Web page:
In a scene in Amit Masurkar’s “Newton”, the eponymous protagonist is at his desk with a neck brace, thanks to an injury. It might be a brace, but in the way it prevents Newton from turning his head and hampers his movements, it might as well be a pair of blinkers.
It’s a sharp metaphor, one that conveys Newton’s defining characteristic – he’s single-minded in his pursuit of duty, refusing to be distracted or deterred by anything that might stand in the way.
Newton is a young, idealistic government officer who is determined to conduct his very first election duty with honesty and integrity. Never mind that the booth he is in charge of has a total of 76 eligible voters and is in the middle of a jungle infested with Maoist rebels. Never mind that Aatma Singh (Pankaj Tripathi), the local police officer, is openly combative – or that his fellow election officials think he’s loony. Newton will do all it takes to ensure each voter gets a chance to cast his or her vote in the most free and fair manner possible.
But it’s no easy task. Aatma Singh is a morally ambivalent and ambitious officer who doesn’t get Newton’s idealistic way of thinking. The locals, caught in the middle of a crossfire between Maoist rebels and the police, are unsure why the election is important, and no one else seems to share Newton’s belief that the process is necessary.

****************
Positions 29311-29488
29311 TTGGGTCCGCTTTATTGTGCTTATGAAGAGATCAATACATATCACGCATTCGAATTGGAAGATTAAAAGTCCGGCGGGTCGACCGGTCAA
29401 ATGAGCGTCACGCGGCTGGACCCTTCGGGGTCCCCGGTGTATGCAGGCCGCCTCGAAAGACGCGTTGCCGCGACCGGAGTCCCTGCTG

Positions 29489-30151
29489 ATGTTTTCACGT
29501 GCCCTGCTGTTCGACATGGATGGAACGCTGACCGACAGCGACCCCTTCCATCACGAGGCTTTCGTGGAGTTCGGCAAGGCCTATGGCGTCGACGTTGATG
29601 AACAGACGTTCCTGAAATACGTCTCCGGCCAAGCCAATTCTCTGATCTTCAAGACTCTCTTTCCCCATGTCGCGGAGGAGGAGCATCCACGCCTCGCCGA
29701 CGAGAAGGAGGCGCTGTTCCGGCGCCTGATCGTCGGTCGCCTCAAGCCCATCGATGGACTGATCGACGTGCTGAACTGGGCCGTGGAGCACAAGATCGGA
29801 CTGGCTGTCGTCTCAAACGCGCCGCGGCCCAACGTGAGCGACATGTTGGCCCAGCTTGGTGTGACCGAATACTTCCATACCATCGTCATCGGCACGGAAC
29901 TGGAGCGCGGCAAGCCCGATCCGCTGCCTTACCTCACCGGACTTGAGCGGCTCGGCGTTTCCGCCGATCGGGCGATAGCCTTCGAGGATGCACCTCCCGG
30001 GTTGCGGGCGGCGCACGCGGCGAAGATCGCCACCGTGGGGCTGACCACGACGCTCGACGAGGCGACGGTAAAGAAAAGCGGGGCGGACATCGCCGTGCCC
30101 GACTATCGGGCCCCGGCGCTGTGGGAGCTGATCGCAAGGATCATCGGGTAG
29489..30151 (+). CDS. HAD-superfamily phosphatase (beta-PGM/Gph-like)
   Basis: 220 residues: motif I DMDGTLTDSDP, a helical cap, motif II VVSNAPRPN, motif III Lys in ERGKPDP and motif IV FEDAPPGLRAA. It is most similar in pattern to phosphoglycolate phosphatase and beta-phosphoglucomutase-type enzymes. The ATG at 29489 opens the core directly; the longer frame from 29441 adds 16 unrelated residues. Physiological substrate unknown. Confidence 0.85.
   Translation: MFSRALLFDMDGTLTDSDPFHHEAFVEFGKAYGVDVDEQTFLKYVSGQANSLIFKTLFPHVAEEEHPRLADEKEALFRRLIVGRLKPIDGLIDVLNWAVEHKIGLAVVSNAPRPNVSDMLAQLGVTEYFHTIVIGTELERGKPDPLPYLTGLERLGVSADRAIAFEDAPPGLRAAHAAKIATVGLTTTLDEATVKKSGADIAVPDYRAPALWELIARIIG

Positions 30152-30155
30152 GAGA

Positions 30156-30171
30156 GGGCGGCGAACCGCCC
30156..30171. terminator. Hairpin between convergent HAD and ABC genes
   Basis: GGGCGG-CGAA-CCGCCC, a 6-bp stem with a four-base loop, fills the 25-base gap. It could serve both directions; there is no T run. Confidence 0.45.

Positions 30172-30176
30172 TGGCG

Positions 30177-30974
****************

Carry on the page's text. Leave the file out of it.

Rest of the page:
It is surprising that it took so long for a film like this to be made in the world’s largest democracy. For those of us who are election junkies, “Newton” is a welcome peek into the fascinating world of an Indian general election and the processes and ideologies that govern it. But even if you don’t care about elections, “Newton” works on so many other levels – as a dark comedy, as the portrait of a naive man, and as the story of a land ravaged by war, where the biggest losers are the common people.
Masurkar and writer Mayank Tewari never let the heaviness of the subject get to them. The 109-minute film is replete with deadpan humour and clever dialogue. The cast of characters, especially Raghubir Yadav as a jaded election official and Anjali Patil as a teacher, is a wonderful fit. But it is the sparring between Newton and Aatma Singh and the ideologies they represent that are the real highlight of the film. Both Rajkummar Rao and Tripathi are pitch perfect.
Nothing in “Newton” is said obviously. Metaphors abound, and it is up to the audience to draw their own conclusions. But one thing is clear – Masurkar and Tewari make no bones about whose side they are on, even though the film pretends to be neutral.
That might not be such a bad thing though – films should be political, especially if they lead to conversations around politics and polity. “Newton” is one such film and definitely gets our vote.